What Is Insufficient Sleep Syndrome?

Sleep Loss Manifests with Sleepiness and Other Symptoms

A man with insufficient sleep syndrome dozes off while reading the newspaper
A man with insufficient sleep syndrome dozes off while reading the newspaper. Jose Luis Pelaez Inc/Blend Images/Getty Images

There are times when too little sleep becomes a big problem. Chronic sleep restriction may lead to profound daytime sleepiness and other effects of sleep deprivation. What is insufficient sleep syndrome? Learn about this condition, when it occurs, the most common associated symptoms, and what can be done about it.

When Does Insufficient Sleep Syndrome Occur?

Insufficient sleep syndrome is defined as a behaviorally induced limitation on total sleep time resulting in inadequate total sleep at night that leads to daily episodes of irrepressible need for sleep or lapses into sleep.

It is not secondary to insomnia but rather reflects a choice to limit sleep. By definition, it occurs most days and lasts at least 3 months. It is a normal response to sleep deprivation, but not everyone’s threshold will be the same.

Sleep needs are largely dependent on age. Children have the highest total sleep need. For example, a 3-year-old needs about 12 hours of sleep. An average adult may need 7 to 9 hours of total sleep. Older adults, beyond the age of 65, may only need 7 to 8 hours of sleep. At an individual level, insufficient sleep syndrome will occur whenever you fail to meet your sleep needs for a prolonged period.

It is also important to recognize that some people are “long sleepers.” If someone requires 9 hours of sleep to feel rested, they will obtain insufficient sleep by getting 8 hours of sleep, even though that would be adequate based on the average for the population.

Many people with insufficient sleep will feel better when they sleep in on the weekends or while on vacation.

Teenagers may be especially susceptible to getting inadequate total sleep time. Their sleep needs are still somewhat longer and they begin to face new social pressures, including demands from friends and schoolwork to stay up later. Budding independence may manifest in a desire to stay up later than their parents.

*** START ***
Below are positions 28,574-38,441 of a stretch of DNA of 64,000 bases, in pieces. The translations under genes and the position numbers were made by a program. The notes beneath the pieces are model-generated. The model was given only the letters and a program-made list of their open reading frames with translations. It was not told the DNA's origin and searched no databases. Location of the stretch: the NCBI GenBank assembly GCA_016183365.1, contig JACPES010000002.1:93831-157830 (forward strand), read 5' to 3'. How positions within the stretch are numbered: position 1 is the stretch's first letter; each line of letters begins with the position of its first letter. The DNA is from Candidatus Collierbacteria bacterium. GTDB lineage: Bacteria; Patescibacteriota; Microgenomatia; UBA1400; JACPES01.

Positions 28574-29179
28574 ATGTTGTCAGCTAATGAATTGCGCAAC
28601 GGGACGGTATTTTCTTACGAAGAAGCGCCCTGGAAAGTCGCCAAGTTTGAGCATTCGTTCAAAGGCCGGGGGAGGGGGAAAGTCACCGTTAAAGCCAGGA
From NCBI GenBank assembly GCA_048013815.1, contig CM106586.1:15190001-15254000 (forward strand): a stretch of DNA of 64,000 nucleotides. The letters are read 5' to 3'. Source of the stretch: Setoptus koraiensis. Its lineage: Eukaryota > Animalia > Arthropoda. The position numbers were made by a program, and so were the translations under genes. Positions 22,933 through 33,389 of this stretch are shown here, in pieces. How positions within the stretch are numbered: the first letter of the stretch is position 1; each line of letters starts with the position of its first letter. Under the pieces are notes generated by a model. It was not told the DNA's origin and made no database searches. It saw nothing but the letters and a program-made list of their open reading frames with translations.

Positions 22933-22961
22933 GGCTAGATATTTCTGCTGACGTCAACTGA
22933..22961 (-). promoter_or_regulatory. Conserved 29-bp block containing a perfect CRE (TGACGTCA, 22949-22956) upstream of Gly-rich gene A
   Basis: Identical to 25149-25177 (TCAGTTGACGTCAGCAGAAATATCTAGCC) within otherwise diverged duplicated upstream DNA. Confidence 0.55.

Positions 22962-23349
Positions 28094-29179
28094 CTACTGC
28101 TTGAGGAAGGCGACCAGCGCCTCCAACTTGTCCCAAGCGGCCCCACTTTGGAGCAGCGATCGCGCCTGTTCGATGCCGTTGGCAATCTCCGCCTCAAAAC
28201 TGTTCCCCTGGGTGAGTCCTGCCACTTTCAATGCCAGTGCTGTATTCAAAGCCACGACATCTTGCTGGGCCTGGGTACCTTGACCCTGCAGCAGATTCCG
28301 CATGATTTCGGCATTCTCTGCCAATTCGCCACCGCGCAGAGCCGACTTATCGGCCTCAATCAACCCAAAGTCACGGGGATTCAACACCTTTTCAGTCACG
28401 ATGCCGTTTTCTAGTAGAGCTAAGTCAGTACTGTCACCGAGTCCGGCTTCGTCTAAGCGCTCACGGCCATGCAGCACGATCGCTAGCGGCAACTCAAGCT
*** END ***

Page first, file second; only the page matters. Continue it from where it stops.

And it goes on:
A tendency towards delayed sleep phase in this population, and required early morning awakenings for school, may further exacerbate the problem.

What Are the Symptoms Associated with Insufficient Sleep Syndrome?

Beyond sleepiness, there are other symptoms that are commonly associated with insufficient sleep syndrome. These additional complaints include:

  • Fatigue
  • Lack of energy
  • Poor concentration or vigilance
  • Reduced attention
  • Restlessness
  • Distractibility
  • Reduced motivation
  • Mood problems
  • Irritability
  • Malaise (feeling unwell)
  • Poor coordination

Beyond these common symptoms, there are a few other more rare occurrences that can occur with chronic sleep deprivation. These range from physical effects to phenomena associated with sleep, including sleep paralysis and hypnagogic hallucinations.

The Diagnosis of Insufficient Sleep Syndrome

Often the diagnosis of insufficient sleep syndrome can be accomplished by simply reflecting on sleep patterns and sleep needs. Consideration of family and work demands is often revealing.

In many cases, it may be helpful to track sleep patterns for at least 2 weeks with sleep logs or actigraphy. This will help to reveal whether sleep needs are being meet and if reduced time in bed is present.

It is generally not necessary to arrange a diagnostic sleep study. It may be used to identify a sleep disorder, such as sleep apnea, narcolepsy, or perioidic limb movements of sleep that may lead to sleep fragmentation. If it were performed, a polysomnogram would show a quick sleep onset and a high (often >90%) sleep efficiency. In the setting of sleep deprivation, a multiple sleep latency test (MSLT) may give inaccurate results.

The Effects and Treatment of Insufficient Sleep Syndrome

When inadequate sleep is obtained to maintain normal alertness and wakefulness, there can be consequences on daytime function. Insufficient sleep may predispose to depression, poor work performance, withdrawal from family and social activities, traffic accidents, and the abuse of stimulants.

The remedy is simple: the time allotted for sleep needs to be extended. This might involve going to bed earlier, turning off the alarm clock, and preserving sufficient time for rest to wake feeling rested. A short trial of sleep extension often provides significant relief and can motivate a long-term commitment to obtaining adequate sleep.

For those who continue to struggle with unrefreshing sleep, speak with a sleep doctor about further options to diagnose your condition.

If you think you are getting too little sleep at night, you probably are. Make some changes to protect your time in bed so that you can obtain sufficient sleep to wake feeling rested and to function at your best during the day.

Source:

American Academy of Sleep Medicine. International classification of sleep disorders, 3rd ed. Darien, IL: American Academy of Sleep Medicine, 2014.

Continue Reading